Both Scar and Sarabi mistook Simba for his father.  It was not only his physical resemblance, but his maturity that makes him appear as Mufasa.  He has become like his father and obtained the wisdom of a true king.  After Scar’s defeat, Simba walks up the rock face to take his place as king.  It’s only now that his steps are filled with the same majesty that accompanied Mufasa’s every movement when the old king ascended the same rise and only now that his roar is as fierce as his father’s.
Like Simba, humans bare the divine within them.  If we shelter this nature and allow it to grow despite the lying and murderous antagonists in our lives, it can blossom into something amazing.  By remembering that we are offspring of deity, we can bring this nature forth into the world when it is grown and restore a portion of the world’s paradisiacal glory.  That is the true tale of The Lion King.

What is a myth?
A myth is a story with a purpose. It tries to explain the way the world is. Myths also try to explain the relationship between gods and humans. Even though the events in a myth are usually impossible, they try to send a message that has an important social or religious meaning.
People have always tried to figure out common questions like who made the universe or questions like what causes a storm. Religion, gods, and myths were created when people tried to make sense out of these questions. For early people myths were like science because they explain how things work.  They also explained other questions that are now answered through modern science.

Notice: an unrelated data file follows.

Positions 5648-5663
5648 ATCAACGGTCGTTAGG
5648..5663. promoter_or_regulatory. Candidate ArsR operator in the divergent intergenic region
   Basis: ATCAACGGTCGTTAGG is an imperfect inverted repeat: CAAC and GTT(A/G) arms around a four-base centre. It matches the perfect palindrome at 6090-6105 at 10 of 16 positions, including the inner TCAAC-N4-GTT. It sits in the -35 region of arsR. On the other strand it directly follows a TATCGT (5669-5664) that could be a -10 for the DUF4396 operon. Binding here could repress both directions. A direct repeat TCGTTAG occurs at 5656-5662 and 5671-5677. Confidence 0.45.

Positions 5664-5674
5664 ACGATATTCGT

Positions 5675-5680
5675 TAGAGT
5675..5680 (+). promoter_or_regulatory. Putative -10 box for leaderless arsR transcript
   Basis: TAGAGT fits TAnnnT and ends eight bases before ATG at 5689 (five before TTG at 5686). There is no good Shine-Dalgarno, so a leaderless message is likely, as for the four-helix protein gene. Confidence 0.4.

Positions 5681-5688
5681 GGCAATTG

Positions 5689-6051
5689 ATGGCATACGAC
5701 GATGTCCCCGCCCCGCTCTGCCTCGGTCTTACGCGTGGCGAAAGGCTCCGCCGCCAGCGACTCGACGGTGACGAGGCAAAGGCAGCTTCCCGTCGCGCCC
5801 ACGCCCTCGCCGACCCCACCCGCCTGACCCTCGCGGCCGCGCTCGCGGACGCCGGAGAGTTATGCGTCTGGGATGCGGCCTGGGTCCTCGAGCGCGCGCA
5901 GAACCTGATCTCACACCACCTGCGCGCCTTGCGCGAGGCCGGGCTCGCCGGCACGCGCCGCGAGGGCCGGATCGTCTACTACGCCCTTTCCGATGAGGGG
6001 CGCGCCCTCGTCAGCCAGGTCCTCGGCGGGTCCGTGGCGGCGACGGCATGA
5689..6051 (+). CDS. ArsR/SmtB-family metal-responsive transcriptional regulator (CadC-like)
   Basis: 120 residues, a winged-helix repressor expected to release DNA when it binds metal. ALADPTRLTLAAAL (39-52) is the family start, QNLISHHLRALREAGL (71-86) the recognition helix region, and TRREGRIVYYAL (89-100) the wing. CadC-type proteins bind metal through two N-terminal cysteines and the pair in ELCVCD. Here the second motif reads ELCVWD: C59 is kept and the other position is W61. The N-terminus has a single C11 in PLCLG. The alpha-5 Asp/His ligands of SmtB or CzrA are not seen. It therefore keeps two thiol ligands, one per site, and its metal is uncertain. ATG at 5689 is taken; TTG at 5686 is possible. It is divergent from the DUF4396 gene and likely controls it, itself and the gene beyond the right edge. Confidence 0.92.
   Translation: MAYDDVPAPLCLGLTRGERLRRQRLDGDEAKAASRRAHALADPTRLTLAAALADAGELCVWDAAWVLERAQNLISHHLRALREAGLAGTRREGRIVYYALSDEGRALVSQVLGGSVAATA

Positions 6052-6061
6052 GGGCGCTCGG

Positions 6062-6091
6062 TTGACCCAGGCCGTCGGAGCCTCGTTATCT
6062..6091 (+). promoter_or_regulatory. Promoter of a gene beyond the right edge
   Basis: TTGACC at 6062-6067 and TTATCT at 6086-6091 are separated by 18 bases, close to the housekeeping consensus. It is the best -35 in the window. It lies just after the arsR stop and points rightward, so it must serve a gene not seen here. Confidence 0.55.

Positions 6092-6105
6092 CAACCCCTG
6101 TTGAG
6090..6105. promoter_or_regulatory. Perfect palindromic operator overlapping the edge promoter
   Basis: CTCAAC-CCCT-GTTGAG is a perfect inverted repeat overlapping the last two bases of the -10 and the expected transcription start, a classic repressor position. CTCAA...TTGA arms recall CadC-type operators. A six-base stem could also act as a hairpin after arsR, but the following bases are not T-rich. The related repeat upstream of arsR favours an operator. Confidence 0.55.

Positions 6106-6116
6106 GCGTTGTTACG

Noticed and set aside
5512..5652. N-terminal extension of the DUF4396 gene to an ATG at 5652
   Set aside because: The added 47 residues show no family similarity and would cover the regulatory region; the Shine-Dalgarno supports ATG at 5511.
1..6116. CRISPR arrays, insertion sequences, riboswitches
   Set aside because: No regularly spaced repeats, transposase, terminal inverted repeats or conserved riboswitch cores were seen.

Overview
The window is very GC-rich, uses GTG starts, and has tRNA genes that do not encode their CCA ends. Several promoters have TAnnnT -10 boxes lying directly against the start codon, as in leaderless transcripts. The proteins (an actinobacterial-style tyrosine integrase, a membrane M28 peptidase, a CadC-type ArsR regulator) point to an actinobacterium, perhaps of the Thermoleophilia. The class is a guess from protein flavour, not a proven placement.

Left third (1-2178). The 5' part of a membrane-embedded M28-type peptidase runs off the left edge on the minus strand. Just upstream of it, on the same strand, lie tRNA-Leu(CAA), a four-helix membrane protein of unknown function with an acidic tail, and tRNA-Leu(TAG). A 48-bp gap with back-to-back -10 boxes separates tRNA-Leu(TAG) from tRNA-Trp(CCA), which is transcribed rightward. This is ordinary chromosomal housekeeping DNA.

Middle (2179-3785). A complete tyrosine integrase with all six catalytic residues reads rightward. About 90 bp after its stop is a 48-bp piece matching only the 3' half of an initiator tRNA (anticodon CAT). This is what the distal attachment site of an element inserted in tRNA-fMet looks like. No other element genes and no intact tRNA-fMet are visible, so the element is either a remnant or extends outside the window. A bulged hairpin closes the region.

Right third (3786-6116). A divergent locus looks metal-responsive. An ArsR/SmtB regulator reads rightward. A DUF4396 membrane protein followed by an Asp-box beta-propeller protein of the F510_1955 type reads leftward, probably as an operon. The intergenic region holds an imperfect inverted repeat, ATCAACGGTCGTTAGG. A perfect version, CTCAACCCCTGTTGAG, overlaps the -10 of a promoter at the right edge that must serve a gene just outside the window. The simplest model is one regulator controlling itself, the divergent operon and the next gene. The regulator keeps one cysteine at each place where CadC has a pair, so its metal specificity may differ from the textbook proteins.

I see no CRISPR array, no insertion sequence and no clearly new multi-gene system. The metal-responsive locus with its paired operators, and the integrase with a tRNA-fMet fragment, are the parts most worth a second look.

What is a legend?

Legend has several related meanings. A legend today may be someone of noted celebrity, with larger-than-life accomplishments, whose fame is well-known. Another meaning of legend is a literary genre. In this capacity, the term legend is much-abused, used synonymously withmyth, tall tale, and history. However, it makes more sense to use the term legend — as it is, in fact, often used — to name a type of literature that falls somewhere between myth, tall tales, and history and that otherwise has no name.
In this sense, legend differs from myth, if we understand myth to be focused on explaining natural phenomena, answering questions about why things are the way they are in the natural world, because legend is focused on individuals and their accomplishments. Legend also differs from tall tales, which focus on hyperbole — and therefore humor — and intentionally ascribe inventions and innovations to a hero to whom they do not belong for the sake of the story. Finally, legend is separated from history by the fact that its content, once believed to have been true, turns out to be fictional. The heroes of legend in this sense, then, are fictional heroes or real people whose exploits aren’t quite what they’re made out to be, who were either so lifelike or so admirable that people wished they were real. This description fits the works and heroes typically associated with the genre.

What is a fable?
Fable is a literary genre. A fable is a succinct fictional story, in prose or verse, that features animals, mythical creatures, plants, inanimate objects or forces of nature which are anthropomorphized (given human qualities such as verbal communication), and that illustrates or leads to an interpretation of a moral lesson (a "moral"), which may at the end be added explicitly in a pithy maxim.
A fable differs from a parable in that the latter excludes animals, plants, inanimate objects, and forces of nature as actors that assume speech and other powers of humankind
Usage has not always been so clearly distinguished. In the King James Version of the New Testament, "μύθος" ("mythos") was rendered by the translators as "fable" in First and Second Timothy, in Titus and in First Peter.
A person who writes fables is a fabulist.

What is a fairy tale?